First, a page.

Brexit: UK Government Corporate Governance Reforms

The Brexit referendum has led the UK Government to reform corporate governance, in an effort to assure the UK’s leading position as offering the best possible conditions in which companies may operate. The government plans to bring legislation before Parliament by March 2018, and for it to go into effect in June 2018. These reforms target director evaluation, worker representation on boards, executive pay and private company adherence to the Corporate Governance Code.

Brexit Corporate Governance Reform Timetable

  • 29 November 2016 – Department for Business, Energy & Industrial Strategy – Green Paper published
  • 5 April 2017 – House of Commons Business, Energy & Industrial Strategy Committee – paper on corporate governance
  • 29 November 2016 to 17 February 2017 – Department for Business, Energy & Industrial Strategy – Consultation on Corporate Governance Reform
  • 29 August 2017 – Government publishes response to the consultation
  • Late Autumn – Financial Reporting Council will consult on amendments to the Corporate Governance Code
  • March 2018 – Government intends to present before Parliament draft secondary legislation
  • June 2018 – Government plans to bring reforms into effect

With the UK preparing to leave the European Union, as a consequence of the 23 June 2016 referendum that voted the move, government and business agree that the country’s corporate governance measures must be strengthened.

There is real concern in both British government and business that Brexit will weaken the UK’s leading positon as offering the best possible conditions in which companies may operate.

Stephen Haddrill, CEO of the UK Financial Reporting Council (FRC), which is responsible for the official Corporate Governance Code, said: “The UK’s deserved reputation for good corporate governance, earned over the last 25 years, has underpinned British business success. How we develop the framework will be key to boosting competiveness, transparency and integrity in business particularly after Brexit. Successful and sustainable business are not just good for the economy, they support wider society by providing jobs and helping to create prosperity.”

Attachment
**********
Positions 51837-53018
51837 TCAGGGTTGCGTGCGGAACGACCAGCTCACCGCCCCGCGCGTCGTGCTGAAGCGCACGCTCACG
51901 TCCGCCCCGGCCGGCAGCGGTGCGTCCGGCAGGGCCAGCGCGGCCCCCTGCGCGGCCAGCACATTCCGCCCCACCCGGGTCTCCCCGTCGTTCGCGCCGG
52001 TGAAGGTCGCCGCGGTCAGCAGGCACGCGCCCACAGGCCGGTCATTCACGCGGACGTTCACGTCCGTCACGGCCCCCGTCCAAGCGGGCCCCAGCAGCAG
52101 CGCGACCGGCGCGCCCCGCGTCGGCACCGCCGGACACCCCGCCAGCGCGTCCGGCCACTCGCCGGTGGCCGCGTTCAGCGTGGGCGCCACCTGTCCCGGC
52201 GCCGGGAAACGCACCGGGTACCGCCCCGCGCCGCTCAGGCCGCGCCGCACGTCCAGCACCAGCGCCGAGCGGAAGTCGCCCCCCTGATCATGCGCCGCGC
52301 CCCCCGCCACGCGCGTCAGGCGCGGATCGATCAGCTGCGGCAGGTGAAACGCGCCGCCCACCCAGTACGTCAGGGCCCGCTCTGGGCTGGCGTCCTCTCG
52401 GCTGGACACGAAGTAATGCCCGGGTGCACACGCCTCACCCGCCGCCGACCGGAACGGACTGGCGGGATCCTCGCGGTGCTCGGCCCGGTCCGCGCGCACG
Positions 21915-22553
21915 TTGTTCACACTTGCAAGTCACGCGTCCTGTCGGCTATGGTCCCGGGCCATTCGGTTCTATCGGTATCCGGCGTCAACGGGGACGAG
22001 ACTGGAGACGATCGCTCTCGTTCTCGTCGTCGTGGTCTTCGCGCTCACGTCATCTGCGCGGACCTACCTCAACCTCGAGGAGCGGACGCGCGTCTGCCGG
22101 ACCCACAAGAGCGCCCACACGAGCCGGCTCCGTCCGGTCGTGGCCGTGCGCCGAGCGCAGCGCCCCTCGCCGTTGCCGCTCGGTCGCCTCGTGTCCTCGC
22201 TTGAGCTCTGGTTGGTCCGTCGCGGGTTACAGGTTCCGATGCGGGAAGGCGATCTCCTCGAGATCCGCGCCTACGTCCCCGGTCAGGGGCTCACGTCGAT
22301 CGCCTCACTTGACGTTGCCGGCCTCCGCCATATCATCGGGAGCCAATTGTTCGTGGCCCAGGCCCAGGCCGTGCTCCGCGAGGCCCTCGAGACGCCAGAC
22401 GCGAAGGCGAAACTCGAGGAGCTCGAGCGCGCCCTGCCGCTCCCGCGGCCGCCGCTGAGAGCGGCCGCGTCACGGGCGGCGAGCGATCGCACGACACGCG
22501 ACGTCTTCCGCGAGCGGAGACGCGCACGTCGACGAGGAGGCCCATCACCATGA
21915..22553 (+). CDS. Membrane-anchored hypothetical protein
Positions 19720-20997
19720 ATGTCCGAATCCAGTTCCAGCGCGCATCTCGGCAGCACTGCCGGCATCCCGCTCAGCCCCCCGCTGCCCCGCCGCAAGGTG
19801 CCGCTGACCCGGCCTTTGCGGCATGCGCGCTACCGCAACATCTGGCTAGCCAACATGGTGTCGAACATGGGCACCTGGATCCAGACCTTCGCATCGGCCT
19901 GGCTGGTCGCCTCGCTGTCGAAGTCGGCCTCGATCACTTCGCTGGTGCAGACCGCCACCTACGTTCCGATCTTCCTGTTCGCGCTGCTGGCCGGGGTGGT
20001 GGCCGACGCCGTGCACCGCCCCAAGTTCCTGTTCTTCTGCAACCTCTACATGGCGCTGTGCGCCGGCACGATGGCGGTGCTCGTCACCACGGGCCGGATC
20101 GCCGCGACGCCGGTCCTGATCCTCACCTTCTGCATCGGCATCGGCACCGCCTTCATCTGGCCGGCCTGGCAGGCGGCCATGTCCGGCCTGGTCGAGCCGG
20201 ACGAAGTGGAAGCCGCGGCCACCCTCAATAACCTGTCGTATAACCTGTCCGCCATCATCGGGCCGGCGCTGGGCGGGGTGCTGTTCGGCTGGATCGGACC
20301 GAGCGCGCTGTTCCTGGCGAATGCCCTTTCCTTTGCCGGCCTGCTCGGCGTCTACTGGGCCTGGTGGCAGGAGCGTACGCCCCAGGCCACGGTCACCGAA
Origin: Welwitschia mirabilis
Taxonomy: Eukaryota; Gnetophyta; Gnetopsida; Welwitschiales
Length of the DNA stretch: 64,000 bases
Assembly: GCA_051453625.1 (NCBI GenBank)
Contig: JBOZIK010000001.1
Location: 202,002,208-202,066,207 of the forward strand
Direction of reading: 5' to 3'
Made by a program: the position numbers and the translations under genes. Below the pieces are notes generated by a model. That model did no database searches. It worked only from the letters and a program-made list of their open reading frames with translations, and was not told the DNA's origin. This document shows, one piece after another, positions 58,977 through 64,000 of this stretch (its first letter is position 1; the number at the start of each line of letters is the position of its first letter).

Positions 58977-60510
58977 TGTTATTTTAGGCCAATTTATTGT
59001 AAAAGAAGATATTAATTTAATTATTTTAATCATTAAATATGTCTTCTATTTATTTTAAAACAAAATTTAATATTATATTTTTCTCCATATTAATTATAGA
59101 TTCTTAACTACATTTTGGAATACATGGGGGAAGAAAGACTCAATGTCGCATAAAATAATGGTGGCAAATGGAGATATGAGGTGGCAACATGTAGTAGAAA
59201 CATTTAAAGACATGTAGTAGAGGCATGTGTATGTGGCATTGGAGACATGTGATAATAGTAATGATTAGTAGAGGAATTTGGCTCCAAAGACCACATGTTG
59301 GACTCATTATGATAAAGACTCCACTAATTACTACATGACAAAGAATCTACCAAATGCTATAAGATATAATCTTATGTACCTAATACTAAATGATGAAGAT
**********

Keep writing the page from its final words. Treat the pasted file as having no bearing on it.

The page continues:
The Government plans to bring a draft bill of legislation before the UK Parliament by March 2018; the pressure is on because the Article 50 exit clause of the EU treaty gives the UK and the EU only until the end of March 2019 to reach an agreement on Brexit terms and conditions. By then, the direction of UK corporate governance policy must be clear.

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There has been some lack of clarity, because the tough position taken by Prime Minister Theresa May has been eased, to some extent.

“The decision of the British people on 23rd June [Brexit referendum] gives us a once-in-a-generation chance to shape a new future for our nation: the chance to build a stronger, fairer country,” May insisted, in a speech on corporate governance on 21 November 2016.

May said she sought to establish “the best corporate governance of any major economy,” and, to achieve this, would address three major issues: executive pay, accountability to shareholders, and proposals to ensure the voice of employees is heard in the boardroom. Yet the final proposals “did not match the initial radicalism of May’s vision.”

The government’s reply to the consultation on 29 August advanced these proposals, with the following guidelines:

  • Companies must publish a ratio reporting the difference between CEO pay and that of the average UK employee, along with a narrative putting that ratio into context;